[Now playing devil’s advocate]
But what if the digital encoding on the disk is imperfect? He says the pixellation is caused by a scratch, but it is difficult to look at a scratch on a disk and know where in the movie it may affect playback. If the encoding is flawed, the copy will be also. I’ve seen this many times on home made movies/video files, but I’ll admit I’ve never seen it on a commercially made dvd. I have seen encoding so bad on commercially made movies that it appears blocky and has motion blur on fast sequences.[/QUOTE]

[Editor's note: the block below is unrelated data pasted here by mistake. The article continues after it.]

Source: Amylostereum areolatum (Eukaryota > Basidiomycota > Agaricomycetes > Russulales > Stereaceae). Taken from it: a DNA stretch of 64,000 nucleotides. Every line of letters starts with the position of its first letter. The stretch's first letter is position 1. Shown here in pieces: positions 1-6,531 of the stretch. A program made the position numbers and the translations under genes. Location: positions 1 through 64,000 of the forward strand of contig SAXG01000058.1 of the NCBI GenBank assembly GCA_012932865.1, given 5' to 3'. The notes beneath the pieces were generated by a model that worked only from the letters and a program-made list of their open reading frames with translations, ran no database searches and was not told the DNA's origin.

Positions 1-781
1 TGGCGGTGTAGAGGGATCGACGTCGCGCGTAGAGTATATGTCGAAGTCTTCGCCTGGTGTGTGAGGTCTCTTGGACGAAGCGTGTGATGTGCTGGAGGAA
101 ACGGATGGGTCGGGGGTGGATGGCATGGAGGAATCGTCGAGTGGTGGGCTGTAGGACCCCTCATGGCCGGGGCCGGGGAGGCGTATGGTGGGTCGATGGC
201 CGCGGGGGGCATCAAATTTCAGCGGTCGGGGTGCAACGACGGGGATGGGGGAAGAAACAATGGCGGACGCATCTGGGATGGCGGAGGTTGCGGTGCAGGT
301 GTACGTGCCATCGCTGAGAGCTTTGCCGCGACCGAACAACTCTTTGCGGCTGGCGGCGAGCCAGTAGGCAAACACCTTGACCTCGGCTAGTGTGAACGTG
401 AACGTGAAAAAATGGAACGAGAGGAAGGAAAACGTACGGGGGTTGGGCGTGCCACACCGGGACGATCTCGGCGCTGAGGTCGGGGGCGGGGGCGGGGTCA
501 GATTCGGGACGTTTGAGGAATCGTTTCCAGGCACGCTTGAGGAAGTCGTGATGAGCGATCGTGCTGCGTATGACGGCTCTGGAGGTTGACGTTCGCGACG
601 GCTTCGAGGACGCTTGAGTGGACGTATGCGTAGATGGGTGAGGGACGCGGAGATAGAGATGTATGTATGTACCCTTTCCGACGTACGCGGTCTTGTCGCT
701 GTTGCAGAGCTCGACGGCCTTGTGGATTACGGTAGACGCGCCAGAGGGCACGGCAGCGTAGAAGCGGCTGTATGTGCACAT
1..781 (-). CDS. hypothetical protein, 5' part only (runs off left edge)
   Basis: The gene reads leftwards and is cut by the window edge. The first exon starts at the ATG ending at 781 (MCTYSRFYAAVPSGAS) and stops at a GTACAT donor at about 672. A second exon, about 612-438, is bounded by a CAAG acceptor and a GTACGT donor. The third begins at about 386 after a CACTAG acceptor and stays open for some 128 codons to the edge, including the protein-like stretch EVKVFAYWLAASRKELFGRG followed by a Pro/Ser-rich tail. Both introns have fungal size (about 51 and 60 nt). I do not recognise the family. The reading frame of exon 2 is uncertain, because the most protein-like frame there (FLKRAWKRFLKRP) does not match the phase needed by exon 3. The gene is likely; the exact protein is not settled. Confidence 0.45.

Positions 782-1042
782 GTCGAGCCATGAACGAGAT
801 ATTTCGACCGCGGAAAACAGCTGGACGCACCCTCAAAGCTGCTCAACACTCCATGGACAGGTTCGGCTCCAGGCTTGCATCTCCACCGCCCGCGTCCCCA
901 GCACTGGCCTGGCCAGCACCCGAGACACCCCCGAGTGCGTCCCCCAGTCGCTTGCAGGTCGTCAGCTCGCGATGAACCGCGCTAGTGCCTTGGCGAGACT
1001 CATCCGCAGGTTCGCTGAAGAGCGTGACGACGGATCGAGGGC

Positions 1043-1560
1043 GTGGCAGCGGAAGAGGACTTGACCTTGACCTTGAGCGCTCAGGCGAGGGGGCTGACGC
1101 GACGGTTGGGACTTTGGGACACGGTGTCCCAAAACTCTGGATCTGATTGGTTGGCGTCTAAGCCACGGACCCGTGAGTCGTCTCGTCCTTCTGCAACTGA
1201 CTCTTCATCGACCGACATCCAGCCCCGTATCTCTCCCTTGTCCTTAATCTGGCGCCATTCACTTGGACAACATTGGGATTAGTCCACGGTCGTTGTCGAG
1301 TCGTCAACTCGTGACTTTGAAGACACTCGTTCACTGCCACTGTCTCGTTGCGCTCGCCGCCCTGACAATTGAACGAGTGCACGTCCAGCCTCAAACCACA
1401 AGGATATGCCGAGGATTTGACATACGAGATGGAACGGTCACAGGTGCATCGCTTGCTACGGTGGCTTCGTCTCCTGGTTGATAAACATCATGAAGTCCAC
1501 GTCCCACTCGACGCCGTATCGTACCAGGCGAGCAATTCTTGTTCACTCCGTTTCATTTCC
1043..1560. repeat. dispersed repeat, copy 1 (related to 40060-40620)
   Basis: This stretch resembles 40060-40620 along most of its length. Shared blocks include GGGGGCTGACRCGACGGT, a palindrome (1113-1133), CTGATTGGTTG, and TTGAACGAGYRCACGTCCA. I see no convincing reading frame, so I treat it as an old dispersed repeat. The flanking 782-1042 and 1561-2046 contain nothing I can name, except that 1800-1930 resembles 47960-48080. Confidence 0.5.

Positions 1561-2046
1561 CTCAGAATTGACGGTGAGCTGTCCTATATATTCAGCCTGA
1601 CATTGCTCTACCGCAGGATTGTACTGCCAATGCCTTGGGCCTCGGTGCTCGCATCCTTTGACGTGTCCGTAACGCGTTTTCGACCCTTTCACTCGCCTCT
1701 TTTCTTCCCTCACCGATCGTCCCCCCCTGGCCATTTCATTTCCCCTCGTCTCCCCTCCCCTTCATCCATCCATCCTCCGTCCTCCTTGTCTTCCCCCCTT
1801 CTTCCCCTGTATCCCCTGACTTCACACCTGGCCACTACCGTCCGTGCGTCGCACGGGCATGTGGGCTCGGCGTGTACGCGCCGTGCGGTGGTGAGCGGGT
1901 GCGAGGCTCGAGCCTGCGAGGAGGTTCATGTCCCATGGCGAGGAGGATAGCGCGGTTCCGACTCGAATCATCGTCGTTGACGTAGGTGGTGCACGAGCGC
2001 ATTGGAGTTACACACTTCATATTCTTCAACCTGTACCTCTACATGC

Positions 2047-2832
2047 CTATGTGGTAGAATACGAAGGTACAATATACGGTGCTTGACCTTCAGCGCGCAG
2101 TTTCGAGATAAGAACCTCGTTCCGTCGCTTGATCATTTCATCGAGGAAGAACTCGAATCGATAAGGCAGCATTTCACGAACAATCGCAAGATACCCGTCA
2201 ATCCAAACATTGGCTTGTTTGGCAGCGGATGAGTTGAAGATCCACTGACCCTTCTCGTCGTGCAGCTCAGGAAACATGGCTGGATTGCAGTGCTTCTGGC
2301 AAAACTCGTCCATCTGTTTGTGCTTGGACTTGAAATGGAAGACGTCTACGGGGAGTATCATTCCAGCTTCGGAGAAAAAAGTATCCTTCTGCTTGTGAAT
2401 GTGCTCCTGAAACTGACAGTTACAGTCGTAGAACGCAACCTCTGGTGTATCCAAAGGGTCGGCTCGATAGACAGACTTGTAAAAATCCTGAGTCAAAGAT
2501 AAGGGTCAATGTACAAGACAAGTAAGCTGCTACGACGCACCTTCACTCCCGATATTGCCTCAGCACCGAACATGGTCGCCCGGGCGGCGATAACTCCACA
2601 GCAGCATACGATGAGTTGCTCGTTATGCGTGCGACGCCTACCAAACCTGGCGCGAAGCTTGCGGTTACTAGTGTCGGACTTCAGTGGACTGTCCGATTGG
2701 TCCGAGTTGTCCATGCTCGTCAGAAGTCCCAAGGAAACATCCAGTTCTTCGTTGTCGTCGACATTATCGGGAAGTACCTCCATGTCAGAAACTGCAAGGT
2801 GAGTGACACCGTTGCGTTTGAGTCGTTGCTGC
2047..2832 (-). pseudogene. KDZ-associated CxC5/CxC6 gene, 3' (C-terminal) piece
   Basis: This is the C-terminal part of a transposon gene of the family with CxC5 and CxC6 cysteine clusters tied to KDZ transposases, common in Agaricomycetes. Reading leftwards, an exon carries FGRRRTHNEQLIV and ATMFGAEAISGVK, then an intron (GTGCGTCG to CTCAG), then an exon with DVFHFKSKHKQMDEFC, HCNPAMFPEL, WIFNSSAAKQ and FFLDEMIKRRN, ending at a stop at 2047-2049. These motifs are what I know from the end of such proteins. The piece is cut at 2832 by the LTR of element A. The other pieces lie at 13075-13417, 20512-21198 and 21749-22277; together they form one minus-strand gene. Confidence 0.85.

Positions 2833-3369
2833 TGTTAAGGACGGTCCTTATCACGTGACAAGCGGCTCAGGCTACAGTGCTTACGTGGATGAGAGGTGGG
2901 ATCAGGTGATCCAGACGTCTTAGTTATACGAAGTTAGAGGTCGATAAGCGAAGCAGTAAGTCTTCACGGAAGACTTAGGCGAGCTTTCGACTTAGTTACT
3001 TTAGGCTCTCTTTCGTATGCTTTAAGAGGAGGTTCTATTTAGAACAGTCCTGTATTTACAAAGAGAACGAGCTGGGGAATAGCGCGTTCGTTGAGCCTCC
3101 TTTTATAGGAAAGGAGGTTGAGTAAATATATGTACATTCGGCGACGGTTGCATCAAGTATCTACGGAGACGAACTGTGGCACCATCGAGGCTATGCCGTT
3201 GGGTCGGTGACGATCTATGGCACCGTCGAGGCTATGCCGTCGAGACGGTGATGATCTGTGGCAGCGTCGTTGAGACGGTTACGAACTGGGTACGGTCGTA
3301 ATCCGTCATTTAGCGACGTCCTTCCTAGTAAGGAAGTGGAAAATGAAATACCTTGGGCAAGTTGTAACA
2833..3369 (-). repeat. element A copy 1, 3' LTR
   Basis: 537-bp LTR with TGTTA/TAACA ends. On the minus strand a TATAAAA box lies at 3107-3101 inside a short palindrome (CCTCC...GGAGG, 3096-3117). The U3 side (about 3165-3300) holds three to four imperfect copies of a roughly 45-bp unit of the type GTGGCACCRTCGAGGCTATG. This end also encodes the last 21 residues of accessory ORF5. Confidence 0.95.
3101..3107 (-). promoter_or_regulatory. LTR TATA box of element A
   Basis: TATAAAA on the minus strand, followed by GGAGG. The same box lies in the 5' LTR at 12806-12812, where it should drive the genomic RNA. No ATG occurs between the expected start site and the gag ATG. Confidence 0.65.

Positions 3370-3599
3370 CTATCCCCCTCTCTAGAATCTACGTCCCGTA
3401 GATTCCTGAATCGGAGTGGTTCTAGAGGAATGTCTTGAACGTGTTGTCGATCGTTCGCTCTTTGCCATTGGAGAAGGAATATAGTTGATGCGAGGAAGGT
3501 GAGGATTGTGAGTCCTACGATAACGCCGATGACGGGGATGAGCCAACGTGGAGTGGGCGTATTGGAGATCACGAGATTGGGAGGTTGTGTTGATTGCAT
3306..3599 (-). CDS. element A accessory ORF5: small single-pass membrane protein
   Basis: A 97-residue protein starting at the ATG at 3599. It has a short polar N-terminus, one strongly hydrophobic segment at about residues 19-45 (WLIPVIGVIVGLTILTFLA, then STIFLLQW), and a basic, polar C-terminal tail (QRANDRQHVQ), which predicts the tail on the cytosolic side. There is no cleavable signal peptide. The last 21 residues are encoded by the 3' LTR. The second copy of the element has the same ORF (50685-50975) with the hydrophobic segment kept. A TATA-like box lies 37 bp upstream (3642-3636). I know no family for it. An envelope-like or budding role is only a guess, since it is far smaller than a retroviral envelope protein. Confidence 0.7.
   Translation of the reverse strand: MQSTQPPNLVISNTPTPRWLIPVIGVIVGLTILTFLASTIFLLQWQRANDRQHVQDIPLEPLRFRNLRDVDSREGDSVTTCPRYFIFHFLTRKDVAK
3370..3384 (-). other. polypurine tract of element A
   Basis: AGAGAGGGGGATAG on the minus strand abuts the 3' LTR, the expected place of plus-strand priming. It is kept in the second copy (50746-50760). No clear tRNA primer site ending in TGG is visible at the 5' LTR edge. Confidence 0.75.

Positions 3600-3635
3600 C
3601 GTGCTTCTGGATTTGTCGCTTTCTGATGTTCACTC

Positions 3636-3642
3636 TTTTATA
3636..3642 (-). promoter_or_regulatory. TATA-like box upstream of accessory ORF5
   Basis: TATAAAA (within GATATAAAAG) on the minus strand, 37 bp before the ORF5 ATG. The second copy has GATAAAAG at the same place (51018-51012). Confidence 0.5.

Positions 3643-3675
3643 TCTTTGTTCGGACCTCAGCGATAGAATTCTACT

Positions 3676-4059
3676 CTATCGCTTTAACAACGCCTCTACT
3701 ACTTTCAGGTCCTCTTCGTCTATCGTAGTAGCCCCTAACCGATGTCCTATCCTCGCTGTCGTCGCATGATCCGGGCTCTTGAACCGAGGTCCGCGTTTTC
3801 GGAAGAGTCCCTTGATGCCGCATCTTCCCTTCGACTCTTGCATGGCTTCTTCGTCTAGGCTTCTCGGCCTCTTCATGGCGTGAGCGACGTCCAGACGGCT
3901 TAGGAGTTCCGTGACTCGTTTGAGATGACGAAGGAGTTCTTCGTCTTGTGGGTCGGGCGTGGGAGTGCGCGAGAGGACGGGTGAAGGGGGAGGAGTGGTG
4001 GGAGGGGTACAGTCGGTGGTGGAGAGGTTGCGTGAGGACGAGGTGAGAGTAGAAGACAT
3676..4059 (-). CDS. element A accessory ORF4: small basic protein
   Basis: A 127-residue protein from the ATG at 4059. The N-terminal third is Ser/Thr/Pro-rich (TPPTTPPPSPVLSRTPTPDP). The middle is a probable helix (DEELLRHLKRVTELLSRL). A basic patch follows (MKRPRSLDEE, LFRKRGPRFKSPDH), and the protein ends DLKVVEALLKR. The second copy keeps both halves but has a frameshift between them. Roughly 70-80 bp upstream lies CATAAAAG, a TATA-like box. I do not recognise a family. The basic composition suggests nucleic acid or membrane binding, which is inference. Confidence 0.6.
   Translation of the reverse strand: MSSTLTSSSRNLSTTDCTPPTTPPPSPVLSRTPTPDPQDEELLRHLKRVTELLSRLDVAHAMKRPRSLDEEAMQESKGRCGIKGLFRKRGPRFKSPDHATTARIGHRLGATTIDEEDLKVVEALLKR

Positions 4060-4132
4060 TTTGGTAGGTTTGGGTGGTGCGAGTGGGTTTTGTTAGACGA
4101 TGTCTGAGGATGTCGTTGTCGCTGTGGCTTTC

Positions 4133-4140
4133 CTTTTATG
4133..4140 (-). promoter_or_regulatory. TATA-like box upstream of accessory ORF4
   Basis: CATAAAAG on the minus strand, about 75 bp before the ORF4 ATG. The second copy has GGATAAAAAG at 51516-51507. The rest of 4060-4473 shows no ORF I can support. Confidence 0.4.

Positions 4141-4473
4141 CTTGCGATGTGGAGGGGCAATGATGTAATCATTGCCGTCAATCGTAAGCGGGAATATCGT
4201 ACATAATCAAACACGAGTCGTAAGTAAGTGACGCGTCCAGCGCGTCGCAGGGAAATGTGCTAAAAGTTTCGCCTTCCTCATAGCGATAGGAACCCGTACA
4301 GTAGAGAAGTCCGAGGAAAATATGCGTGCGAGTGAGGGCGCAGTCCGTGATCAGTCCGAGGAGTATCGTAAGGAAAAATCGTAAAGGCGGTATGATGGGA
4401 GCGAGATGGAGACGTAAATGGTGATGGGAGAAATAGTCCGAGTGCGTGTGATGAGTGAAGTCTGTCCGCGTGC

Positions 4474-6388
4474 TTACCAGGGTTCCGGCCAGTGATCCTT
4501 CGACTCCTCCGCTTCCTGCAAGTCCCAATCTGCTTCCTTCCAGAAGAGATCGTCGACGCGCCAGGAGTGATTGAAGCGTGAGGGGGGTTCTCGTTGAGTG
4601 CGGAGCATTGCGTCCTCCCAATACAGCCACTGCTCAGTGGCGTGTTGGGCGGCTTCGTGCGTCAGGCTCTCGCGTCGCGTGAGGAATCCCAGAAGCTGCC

If I’m not wrong, even if the original is scratched and the standalone player is not able to recover data, generally (not always) the computer drives are able to correct errors better than standalones, so the data can be recovered safely.
If the scratch is too bad and data cannot be recovered, the drive returns a CRC error, and if the ripping software is not purposely inserting fake data on the file, then that’s impossible at all to rip the disc. But if the file can be read (even if with difficulty), then data on the HDD are error-free.
If the original disc was bad pressed, or the video is corrupted because also the original disc contains wrong data, then the only solution is to make again the movie… Who will pay again actors? :p:p:p
P.S. Sorry Kerry if I misunderstood your post